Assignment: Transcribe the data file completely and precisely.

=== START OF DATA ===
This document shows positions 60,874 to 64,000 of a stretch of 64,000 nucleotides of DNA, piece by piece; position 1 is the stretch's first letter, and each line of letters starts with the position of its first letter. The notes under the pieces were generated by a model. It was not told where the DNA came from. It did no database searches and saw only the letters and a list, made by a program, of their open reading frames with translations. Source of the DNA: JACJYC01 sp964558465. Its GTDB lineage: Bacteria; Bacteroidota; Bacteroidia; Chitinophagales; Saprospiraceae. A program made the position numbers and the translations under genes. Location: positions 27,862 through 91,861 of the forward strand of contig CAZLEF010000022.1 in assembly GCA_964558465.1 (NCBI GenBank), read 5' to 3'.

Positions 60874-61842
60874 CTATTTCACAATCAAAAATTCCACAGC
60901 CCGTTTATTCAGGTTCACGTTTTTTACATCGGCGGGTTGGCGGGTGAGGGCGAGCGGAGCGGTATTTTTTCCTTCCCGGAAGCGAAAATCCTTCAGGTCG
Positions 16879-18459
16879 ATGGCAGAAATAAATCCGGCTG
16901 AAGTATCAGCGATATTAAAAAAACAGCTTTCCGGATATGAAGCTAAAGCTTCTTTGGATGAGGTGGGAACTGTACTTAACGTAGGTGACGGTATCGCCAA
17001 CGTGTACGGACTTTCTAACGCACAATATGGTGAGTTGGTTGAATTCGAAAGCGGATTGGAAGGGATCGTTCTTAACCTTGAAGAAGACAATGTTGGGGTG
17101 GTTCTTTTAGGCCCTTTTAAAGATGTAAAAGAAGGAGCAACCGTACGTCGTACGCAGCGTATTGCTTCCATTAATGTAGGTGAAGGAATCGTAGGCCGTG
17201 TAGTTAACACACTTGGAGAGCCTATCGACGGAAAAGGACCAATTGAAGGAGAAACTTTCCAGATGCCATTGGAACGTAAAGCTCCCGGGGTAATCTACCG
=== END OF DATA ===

This document shows positions 60,874 to 64,000 of a stretch of 64,000 nucleotides of DNA, piece by piece; position 1 is the stretch's first letter, and each line of letters starts with the position of its first letter. The notes under the pieces were generated by a model. It was not told where the DNA came from. It did no database searches and saw only the letters and a list, made by a program, of their open reading frames with translations. Source of the DNA: JACJYC01 sp964558465. Its GTDB lineage: Bacteria; Bacteroidota; Bacteroidia; Chitinophagales; Saprospiraceae. A program made the position numbers and the translations under genes. Location: positions 27,862 through 91,861 of the forward strand of contig CAZLEF010000022.1 in assembly GCA_964558465.1 (NCBI GenBank), read 5' to 3'.

Positions 60874-61842
60874 CTATTTCACAATCAAAAATTCCACAGC
60901 CCGTTTATTCAGGTTCACGTTTTTTACATCGGCGGGTTGGCGGGTGAGGGCGAGCGGAGCGGTATTTTTTCCTTCCCGGAAGCGAAAATCCTTCAGGTCG
Positions 16879-18459
16879 ATGGCAGAAATAAATCCGGCTG
16901 AAGTATCAGCGATATTAAAAAAACAGCTTTCCGGATATGAAGCTAAAGCTTCTTTGGATGAGGTGGGAACTGTACTTAACGTAGGTGACGGTATCGCCAA
17001 CGTGTACGGACTTTCTAACGCACAATATGGTGAGTTGGTTGAATTCGAAAGCGGATTGGAAGGGATCGTTCTTAACCTTGAAGAAGACAATGTTGGGGTG
17101 GTTCTTTTAGGCCCTTTTAAAGATGTAAAAGAAGGAGCAACCGTACGTCGTACGCAGCGTATTGCTTCCATTAATGTAGGTGAAGGAATCGTAGGCCGTG
17201 TAGTTAACACACTTGGAGAGCCTATCGACGGAAAAGGACCAATTGAAGGAGAAACTTTCCAGATGCCATTGGAACGTAAAGCTCCCGGGGTAATCTACCG